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Summer Savings: Tips for Kids and Teens to Save Money

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Every June to August, millions of school kids earn their first paychecks with summer jobs.
 
Having some spending money in your pocket can be exhilarating – but it would be wise to not spend it all. So, summer can also be an opportunity to start learning good money habits.
 
Effectively managing money is an important life skill that should begin at a young age – yet teenagers may be unsure on where and how to begin. Getting comfortable with saving, spending and even donating money from a young age can increase confidence when it comes time to make larger purchases later in life, like paying for college or buying that first car.   
 
Here are a few things can help kids and teens save their money during summer vacation:
 
Don’t look for handouts from mom and dad: It is important to teach kids the significance of earning their own money. For kids, doing simple chores around the house can yield a weekly allowance; for teens, working at a summer job will bring in a consistent paycheck. Having earnings of their own will teach teens and kids to learn the value of their work and how to use their rewards.
 
Set a summer goal: At first, kids may not see the importance of saving their money. However, setting a savings goal for the summer is a fun way to maintain motivation while parents teach their kids ways to put their money aside. Have the child set a goal for something they wish to buy by the end of the summer (within budget) and see if they can reach it with their new saving skills.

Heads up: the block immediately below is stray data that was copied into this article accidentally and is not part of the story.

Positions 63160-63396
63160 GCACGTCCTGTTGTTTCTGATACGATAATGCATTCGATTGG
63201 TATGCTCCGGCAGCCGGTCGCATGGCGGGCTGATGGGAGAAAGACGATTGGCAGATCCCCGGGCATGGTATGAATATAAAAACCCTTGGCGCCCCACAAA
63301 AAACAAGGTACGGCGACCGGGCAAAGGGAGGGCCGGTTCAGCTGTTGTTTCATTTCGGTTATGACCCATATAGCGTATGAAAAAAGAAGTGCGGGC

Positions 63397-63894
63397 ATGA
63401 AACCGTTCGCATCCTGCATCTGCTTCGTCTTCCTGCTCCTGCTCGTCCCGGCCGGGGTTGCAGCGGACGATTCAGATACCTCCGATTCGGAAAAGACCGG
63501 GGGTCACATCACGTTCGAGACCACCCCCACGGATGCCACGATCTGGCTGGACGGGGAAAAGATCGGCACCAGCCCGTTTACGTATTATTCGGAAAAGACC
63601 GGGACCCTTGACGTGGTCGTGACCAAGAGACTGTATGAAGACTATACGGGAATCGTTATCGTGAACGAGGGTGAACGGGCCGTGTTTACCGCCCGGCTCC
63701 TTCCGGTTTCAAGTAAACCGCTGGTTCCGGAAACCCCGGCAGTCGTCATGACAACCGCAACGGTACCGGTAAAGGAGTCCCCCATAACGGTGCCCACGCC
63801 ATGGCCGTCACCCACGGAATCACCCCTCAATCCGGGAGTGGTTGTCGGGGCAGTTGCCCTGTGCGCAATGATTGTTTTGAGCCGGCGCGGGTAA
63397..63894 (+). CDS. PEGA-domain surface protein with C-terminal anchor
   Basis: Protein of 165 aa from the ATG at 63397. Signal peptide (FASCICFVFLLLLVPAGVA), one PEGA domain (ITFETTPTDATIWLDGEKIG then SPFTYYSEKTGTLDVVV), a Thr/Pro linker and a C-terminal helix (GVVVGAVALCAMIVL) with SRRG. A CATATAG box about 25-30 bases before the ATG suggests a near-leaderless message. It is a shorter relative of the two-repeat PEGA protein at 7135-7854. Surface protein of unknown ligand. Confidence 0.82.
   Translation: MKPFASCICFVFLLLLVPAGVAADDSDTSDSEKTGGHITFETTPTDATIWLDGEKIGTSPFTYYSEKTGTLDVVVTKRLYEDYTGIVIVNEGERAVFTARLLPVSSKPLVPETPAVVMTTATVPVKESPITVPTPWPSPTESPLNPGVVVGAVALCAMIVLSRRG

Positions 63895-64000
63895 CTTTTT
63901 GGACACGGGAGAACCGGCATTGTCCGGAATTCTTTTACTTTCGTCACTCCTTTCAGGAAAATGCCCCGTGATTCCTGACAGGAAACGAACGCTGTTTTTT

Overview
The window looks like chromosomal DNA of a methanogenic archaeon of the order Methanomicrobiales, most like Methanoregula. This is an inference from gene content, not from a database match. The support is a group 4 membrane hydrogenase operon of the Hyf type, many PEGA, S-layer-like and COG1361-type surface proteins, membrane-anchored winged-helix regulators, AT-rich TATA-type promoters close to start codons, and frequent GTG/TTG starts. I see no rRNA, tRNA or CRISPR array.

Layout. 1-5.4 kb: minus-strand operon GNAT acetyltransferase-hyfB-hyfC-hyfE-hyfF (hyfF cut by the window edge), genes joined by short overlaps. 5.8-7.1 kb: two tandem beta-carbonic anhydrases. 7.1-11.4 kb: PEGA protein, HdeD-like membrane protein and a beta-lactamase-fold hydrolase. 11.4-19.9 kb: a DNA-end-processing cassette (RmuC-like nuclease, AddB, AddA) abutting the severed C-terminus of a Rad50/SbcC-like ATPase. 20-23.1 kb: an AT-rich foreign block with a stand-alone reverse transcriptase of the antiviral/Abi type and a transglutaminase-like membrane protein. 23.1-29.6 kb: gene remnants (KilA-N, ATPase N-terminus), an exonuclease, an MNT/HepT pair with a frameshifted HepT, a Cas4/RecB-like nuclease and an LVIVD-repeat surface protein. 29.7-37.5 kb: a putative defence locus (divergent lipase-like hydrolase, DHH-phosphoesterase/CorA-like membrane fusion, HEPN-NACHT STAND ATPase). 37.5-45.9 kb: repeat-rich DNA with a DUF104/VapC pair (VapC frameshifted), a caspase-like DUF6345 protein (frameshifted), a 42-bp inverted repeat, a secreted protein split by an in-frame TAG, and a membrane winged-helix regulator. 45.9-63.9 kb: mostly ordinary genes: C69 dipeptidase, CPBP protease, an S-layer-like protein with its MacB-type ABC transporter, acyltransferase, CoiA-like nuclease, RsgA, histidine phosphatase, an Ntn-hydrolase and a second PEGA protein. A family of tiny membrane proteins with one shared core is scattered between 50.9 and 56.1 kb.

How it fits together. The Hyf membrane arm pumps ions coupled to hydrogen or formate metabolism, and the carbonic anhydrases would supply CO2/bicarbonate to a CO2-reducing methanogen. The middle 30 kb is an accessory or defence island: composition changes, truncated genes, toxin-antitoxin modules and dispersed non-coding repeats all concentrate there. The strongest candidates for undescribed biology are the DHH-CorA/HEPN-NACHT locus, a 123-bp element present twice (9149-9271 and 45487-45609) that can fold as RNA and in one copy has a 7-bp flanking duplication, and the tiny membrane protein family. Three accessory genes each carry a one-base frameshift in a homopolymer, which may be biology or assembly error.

Create a place for saving: Having a place where kids can physically see where their money is located will help maintain organization and inspiration for future spending. Younger children are used to keeping their bills in a piggy bank, but older teens may look to putting their money in a savings account.
 
Track their spending: If the children receive an allowance, have them write out how much they receive and what they wish to spend on, so they are able to see how much money is remaining. For teens and parents, having a mobile banking app allows for easy access to monitor spending from their phone.
 
Encourage kids to talk to their parents about money: A Greenlight study in 2021 found that 74% of teens do not feel confident about their financial literacy. By allowing families to have open conversations about their children’s finances will give them more insight on mistakes they may need to fix and other financial recommendations for later transactions.
 
Rollstone Bank & Trust, located in Fitchburg, MA, has partnered with Banzai to offer free, online financial education to help kids, teens and adults take control of their finances. The program consists of multiple courses that feature lifelike simulations for various age groups. Articles, calculators and coaches are available for all ages, youth through adult.
 
It’s never too soon to start teaching kids about money. This summer could be a great springboard for a successful financial future for your children.
 
Martin F. Connors, Jr. President & CEO of Rollstone Bank & Trust

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